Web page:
The main research goal of Georges Mer, Ph.D., is to understand how post-translational modifications (PTMs) regulate the formation of transient protein complexes and enzyme catalysis, with a focus on DNA damage signaling and repair. His team approaches problems from a structural biology perspective and employs a range of complementary biochemical and biophysical techniques, including nuclear magnetic resonance (NMR) spectroscopy, X-ray crystallography and cryo-electron microscopy to probe the structure and dynamics of macromolecules. Current studies in his laboratory concentrate on the mechanisms of action of several DNA double-strand break repair proteins, including 53BP1 and BRCA1-BARD1, and on understanding the contribution of chromatin dynamics to the DNA damage response.
- Nucleosomal PTMs in the DNA damage response. Dr. Mer's team is interested in understanding how the concerted involvement of multiple PTMs (acetylation, ADP-ribosylation, methylation, phosphorylation and ubiquitylation) in the nucleosome or nucleosome arrays controls the assembly of DNA repair protein complexes at DNA damage sites and how PTMs can function as switches for protein activation or inactivation.
- Structure and function of histone chaperones. Histone chaperones participate in chromatin remodeling during the DNA damage response, DNA replication and gene transcription. Dr. Mer's team studies how PTMs in histones regulate the association of histones with chaperones and how chaperones can alter the function of histone modifying enzymes.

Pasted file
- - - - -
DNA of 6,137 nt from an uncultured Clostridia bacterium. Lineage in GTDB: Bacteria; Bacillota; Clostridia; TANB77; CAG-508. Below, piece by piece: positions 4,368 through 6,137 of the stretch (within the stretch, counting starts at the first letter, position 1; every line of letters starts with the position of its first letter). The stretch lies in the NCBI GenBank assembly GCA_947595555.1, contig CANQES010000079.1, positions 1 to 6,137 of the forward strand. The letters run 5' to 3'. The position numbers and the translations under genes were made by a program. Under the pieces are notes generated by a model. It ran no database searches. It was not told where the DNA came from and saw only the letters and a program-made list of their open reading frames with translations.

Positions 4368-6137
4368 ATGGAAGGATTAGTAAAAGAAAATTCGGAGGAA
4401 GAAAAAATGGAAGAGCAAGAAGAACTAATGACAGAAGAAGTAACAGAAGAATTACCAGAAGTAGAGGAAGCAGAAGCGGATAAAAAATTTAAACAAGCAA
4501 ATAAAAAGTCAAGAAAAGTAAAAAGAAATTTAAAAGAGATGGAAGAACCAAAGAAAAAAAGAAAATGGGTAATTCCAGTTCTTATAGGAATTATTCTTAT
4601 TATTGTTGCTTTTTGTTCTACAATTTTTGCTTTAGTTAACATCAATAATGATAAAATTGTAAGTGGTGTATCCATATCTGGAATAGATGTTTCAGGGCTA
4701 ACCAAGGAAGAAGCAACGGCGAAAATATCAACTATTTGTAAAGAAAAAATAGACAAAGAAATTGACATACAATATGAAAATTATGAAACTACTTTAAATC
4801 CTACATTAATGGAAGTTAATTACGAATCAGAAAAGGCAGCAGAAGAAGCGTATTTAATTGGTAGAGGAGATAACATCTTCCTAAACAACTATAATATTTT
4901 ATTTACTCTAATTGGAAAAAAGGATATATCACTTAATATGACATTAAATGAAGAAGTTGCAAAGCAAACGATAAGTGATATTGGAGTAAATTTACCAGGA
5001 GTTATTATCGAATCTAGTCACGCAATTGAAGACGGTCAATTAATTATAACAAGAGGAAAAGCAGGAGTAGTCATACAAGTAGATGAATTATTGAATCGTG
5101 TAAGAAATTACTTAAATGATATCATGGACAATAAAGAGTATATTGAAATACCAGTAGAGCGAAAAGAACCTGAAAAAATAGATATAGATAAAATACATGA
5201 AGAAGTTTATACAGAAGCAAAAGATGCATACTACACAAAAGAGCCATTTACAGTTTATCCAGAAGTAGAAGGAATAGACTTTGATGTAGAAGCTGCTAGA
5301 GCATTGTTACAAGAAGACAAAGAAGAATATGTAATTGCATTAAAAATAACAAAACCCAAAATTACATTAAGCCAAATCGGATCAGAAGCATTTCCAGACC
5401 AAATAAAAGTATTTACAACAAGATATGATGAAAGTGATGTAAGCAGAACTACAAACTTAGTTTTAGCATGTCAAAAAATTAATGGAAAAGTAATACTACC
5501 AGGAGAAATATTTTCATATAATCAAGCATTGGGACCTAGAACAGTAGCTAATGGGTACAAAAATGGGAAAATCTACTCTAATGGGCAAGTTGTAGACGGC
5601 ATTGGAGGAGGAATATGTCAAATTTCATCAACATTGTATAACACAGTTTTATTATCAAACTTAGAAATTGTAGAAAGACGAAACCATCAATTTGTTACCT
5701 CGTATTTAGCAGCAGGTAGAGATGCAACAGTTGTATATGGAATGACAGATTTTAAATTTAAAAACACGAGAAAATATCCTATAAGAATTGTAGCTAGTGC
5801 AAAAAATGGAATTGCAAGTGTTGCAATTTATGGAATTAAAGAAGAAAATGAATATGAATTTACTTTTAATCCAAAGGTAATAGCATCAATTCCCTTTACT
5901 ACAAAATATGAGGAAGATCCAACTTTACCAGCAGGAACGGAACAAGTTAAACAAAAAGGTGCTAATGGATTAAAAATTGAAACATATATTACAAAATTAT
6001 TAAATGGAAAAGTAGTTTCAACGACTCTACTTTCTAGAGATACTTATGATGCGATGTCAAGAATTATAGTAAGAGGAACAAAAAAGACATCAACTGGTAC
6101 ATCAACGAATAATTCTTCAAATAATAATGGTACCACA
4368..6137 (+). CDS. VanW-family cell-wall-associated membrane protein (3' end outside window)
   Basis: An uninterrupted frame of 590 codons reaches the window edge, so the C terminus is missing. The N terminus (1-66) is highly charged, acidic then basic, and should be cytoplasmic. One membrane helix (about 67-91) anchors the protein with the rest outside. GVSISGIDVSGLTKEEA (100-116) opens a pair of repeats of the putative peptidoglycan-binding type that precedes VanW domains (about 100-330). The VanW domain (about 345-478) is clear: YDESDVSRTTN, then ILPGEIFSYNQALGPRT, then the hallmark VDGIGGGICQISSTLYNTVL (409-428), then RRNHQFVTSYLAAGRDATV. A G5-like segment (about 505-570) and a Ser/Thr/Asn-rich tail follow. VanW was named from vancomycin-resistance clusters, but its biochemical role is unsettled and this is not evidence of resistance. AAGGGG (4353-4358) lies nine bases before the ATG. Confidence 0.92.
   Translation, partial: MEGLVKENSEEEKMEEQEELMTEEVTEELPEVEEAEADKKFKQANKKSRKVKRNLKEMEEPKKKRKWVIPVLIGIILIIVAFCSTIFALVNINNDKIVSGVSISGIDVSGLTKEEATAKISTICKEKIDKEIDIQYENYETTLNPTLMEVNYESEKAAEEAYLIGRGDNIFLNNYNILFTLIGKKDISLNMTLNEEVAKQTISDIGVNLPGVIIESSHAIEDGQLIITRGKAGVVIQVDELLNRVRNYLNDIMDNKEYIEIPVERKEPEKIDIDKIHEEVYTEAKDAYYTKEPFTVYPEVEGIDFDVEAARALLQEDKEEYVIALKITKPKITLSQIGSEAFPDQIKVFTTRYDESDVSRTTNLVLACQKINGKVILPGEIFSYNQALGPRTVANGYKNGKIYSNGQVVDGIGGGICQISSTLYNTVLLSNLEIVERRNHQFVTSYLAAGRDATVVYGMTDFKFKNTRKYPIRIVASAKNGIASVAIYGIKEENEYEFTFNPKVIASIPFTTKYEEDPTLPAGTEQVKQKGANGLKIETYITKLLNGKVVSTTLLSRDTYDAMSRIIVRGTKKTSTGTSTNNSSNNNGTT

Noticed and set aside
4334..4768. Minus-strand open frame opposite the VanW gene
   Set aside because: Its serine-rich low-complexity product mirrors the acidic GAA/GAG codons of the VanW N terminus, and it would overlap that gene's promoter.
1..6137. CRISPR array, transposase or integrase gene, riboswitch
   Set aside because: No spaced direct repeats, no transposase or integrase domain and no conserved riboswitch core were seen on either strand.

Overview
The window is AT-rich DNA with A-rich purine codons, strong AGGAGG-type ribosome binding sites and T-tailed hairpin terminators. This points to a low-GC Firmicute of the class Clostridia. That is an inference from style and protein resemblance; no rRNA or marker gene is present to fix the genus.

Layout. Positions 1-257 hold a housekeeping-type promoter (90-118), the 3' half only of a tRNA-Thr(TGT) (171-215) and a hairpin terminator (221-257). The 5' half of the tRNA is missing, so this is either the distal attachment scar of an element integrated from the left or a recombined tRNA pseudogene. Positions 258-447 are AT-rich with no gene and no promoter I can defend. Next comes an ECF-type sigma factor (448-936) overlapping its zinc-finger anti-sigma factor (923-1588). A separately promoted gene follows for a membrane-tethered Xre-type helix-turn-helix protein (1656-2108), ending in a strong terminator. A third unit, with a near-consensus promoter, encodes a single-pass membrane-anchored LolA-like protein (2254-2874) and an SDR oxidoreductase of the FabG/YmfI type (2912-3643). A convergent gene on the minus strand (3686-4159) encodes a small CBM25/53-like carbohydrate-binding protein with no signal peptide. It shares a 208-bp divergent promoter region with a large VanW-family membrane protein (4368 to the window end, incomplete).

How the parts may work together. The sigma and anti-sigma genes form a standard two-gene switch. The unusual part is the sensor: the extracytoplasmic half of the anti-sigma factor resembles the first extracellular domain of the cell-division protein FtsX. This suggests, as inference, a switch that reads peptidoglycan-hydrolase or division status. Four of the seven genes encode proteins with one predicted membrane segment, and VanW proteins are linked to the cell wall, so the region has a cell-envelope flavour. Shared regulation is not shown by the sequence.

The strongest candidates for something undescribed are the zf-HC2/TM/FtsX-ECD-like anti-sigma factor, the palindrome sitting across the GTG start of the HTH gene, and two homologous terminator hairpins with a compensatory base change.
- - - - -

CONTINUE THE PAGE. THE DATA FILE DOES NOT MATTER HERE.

- Protein dynamics. Related to the above projects, Dr. Mer and colleagues use NMR spectroscopy, small-angle X-ray scattering, calorimetry and other biophysical approaches to probe how protein flexibility contributes to the specificity of molecular recognition and enzymatic catalysis.
Significance to patient care
Investigations in Dr. Mer's laboratory have relevance to a better understanding of cancer and neurological disorders. This team's focus on basic mechanistic studies may, in the long term, facilitate the development of new therapeutics for cancer treatment.